Kerik's pals also had rooms with a view
January 28, 2005
Bernard Kerik wasn't the only police official provided with a Ground Zero apartment for his personal use after 9/11.
His NYPD chief of staff, John Picciano, also got one.
And there are indications that other top-ranking officials of Kerik's inner circle received them, as well.
Picciano, like Kerik, received his apartment through Anthony Bergamo, the head of a law enforcement support group of fat cats called the Federal Law Enforcement Foundation. Earlier this month, Pat D'Amuro, the FBI's New York City head, dissociated his agency from the foundation for reasons that have not been made public.
Bergamo is the vice chairman of Milstein Properties, whose owners, Howard and Edward Milstein, are among the largest real estate brokers in the city.
George Arzt, a spokesman for Bergamo, confirmed that Picciano's apartment was one of 20 to 30 provided by the Milsteins in the days after the World Trade Center attack to such agencies as the FBI, Red Cross and NYPD. The apartments were to have been used by emergency workers.
"It was done with the best of intentions," said a ranking police official knowledgeable about the situation. "The apartments were to be used by cops and bosses who were working around the clock. But they became just pure spoils."
Both Kerik's and Picciano's apartments were on a top floor of Liberty View in Battery Park City, two people familiar with the apartments, one of them a ranking police officer, told Newsday. Kerik's apartment was a penthouse with a harbor view. Picciano's had a terrace.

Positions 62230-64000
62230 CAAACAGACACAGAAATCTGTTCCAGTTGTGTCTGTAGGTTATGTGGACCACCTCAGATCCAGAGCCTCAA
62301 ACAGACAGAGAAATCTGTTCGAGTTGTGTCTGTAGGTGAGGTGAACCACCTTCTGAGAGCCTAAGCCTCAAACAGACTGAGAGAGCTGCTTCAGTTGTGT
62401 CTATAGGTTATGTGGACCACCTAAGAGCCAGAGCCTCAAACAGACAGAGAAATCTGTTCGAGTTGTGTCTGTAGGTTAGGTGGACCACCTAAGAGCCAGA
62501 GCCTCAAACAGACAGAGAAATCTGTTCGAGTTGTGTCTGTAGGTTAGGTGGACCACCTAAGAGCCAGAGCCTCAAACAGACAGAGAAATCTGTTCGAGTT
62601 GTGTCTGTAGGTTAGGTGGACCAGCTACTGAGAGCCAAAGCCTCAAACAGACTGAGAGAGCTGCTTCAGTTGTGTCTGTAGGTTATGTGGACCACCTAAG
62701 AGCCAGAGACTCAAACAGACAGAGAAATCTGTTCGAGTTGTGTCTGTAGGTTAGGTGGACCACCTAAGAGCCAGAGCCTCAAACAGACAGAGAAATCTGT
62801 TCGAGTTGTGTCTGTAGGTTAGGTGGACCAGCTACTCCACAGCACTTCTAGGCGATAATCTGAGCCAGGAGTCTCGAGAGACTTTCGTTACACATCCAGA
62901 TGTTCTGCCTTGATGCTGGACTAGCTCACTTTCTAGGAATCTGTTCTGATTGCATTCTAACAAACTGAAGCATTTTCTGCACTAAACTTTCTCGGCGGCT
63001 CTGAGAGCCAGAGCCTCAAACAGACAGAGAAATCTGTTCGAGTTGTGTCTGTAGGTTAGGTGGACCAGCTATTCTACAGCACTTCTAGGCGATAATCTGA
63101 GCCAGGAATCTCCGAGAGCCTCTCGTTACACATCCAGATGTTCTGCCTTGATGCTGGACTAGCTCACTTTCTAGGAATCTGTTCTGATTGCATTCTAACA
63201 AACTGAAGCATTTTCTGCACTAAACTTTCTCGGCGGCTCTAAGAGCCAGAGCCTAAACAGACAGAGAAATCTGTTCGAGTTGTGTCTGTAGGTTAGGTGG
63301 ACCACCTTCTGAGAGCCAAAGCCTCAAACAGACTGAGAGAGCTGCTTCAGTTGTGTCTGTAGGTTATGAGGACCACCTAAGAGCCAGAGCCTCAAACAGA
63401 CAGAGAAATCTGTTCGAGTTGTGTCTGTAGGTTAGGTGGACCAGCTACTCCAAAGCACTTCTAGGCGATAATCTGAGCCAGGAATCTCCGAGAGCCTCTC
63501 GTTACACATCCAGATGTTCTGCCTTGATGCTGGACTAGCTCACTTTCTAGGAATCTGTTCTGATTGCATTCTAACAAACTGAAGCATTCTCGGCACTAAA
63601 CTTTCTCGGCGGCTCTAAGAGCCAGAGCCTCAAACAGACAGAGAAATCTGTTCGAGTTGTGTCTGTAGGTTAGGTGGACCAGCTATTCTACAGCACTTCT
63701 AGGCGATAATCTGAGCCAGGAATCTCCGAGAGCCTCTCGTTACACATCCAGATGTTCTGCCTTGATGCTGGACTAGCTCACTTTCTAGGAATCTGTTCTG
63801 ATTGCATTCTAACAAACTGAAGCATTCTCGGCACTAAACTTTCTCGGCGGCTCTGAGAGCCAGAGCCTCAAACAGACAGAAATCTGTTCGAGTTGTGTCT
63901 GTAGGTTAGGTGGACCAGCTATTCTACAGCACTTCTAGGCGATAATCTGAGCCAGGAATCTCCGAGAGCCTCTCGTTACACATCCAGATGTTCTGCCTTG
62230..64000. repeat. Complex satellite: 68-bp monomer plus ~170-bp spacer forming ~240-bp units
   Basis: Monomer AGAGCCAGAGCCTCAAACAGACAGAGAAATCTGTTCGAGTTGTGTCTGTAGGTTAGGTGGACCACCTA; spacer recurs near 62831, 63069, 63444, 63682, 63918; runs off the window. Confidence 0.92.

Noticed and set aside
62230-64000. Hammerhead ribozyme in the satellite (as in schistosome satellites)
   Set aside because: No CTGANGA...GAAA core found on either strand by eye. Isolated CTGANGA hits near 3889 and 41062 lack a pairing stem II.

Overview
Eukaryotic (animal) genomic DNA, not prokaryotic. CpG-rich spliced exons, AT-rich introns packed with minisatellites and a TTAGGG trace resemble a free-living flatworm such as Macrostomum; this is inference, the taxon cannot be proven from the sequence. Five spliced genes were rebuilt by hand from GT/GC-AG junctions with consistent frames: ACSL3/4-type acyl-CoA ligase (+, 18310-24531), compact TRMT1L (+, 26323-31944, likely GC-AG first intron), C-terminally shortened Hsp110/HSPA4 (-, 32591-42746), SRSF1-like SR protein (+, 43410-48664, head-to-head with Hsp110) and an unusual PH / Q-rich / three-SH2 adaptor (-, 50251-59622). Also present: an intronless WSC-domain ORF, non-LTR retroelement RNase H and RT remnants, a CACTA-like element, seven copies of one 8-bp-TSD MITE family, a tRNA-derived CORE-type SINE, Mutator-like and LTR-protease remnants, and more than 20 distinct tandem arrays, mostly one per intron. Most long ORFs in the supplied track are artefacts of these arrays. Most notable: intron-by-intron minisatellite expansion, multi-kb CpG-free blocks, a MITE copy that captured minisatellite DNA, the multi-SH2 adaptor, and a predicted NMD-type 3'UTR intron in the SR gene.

Both kept their apartments long after they left the NYPD and joined Giuliani Partners, the firm founded by former mayor Rudolph Giuliani in 2002. Both men left Giuliani's firm after Kerik withdrew his nomination for secretary of Homeland Security following revelations about his past - including his tenure as police commissioner.
Bergamo said through Arzt that Kerik and Picciano paid for their apartments. But three people who spoke to Newsday, all of whom requested anonymity, said Kerik and Picciano were loaned their apartments for free.
Bergamo refused to provide copies of checks or receipts or the dates during which the men had the apartments.
"They don't want to get into it," Arzt said of Bergamo and the Milsteins. Arzt said neither Kerik nor Picciano was currently in possession of the apartments.
Sources both inside and outside the Police Department have told Newsday and other news organizations that Kerik, who was married at the time, used his apartment to entertain at least two girlfriends, former correction officer Jeanette Pinero and his publisher, Judith Regan.
Picciano, who worked under Kerik at the Department of Correction before Kerik became police commissioner, is not only one of Kerik's closest aides but also is regarded as his "go-to" guy. It was Picciano who arranged the purchase of four high-tech doors at One Police Plaza for $50,000 each. The doors became the subject of an internal police investigation last year.
Kerik's successor, Ray Kelly, claimed that no paperwork existed to explain the purchase of the doors. No charges have been filed.
Picciano also served as the chief operating officer of Giuliani-Kerik, the security arm of Giuliani partners.
In 2002, "Pitch," as he is known, traveled to Mexico City as part of a $4.3 million contract, paid for by wealthy Mexicans, to reduce crime there.
Picciano - who has faded from public sight since leaving Giuliani Partners - could not be reached for comment. Kerik's spokesman, Robert Leonard, did not return calls seeking Picciano's whereabouts.
And Giuliani's spokeswoman Sunny Mindel did not return calls.
© 2005 Newsday, Inc. Reprinted with permission.